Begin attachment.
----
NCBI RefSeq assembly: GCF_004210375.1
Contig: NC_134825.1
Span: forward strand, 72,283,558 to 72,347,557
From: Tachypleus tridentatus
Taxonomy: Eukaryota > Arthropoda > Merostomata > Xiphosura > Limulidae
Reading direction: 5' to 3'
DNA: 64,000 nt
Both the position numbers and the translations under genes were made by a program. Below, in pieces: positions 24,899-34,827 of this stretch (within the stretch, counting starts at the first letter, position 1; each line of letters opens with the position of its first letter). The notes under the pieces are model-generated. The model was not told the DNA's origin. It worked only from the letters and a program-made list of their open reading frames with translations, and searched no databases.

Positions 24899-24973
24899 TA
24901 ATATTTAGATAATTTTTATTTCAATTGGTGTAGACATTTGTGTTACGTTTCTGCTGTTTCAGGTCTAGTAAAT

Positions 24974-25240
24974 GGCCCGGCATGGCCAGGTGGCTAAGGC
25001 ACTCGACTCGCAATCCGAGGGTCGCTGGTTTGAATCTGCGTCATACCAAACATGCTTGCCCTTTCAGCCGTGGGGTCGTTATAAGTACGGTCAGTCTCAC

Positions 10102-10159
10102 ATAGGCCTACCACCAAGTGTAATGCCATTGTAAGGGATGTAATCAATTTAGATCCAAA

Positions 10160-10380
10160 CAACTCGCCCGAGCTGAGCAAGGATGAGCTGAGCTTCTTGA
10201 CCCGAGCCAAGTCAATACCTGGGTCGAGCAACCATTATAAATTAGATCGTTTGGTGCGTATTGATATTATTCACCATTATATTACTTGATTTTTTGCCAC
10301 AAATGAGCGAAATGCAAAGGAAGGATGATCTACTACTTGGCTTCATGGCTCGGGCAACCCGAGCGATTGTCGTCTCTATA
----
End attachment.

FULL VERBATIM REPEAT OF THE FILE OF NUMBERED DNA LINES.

NCBI RefSeq assembly: GCF_004210375.1
Contig: NC_134825.1
Span: forward strand, 72,283,558 to 72,347,557
From: Tachypleus tridentatus
Taxonomy: Eukaryota > Arthropoda > Merostomata > Xiphosura > Limulidae
Reading direction: 5' to 3'
DNA: 64,000 nt
Both the position numbers and the translations under genes were made by a program. Below, in pieces: positions 24,899-34,827 of this stretch (within the stretch, counting starts at the first letter, position 1; each line of letters opens with the position of its first letter). The notes under the pieces are model-generated. The model was not told the DNA's origin. It worked only from the letters and a program-made list of their open reading frames with translations, and searched no databases.

Positions 24899-24973
24899 TA
24901 ATATTTAGATAATTTTTATTTCAATTGGTGTAGACATTTGTGTTACGTTTCTGCTGTTTCAGGTCTAGTAAAT

Positions 24974-25240
24974 GGCCCGGCATGGCCAGGTGGCTAAGGC
25001 ACTCGACTCGCAATCCGAGGGTCGCTGGTTTGAATCTGCGTCATACCAAACATGCTTGCCCTTTCAGCCGTGGGGTCGTTATAAGTACGGTCAGTCTCAC

Positions 10102-10159
10102 ATAGGCCTACCACCAAGTGTAATGCCATTGTAAGGGATGTAATCAATTTAGATCCAAA

Positions 10160-10380
10160 CAACTCGCCCGAGCTGAGCAAGGATGAGCTGAGCTTCTTGA
10201 CCCGAGCCAAGTCAATACCTGGGTCGAGCAACCATTATAAATTAGATCGTTTGGTGCGTATTGATATTATTCACCATTATATTACTTGATTTTTTGCCAC
10301 AAATGAGCGAAATGCAAAGGAAGGATGATCTACTACTTGGCTTCATGGCTCGGGCAACCCGAGCGATTGTCGTCTCTATA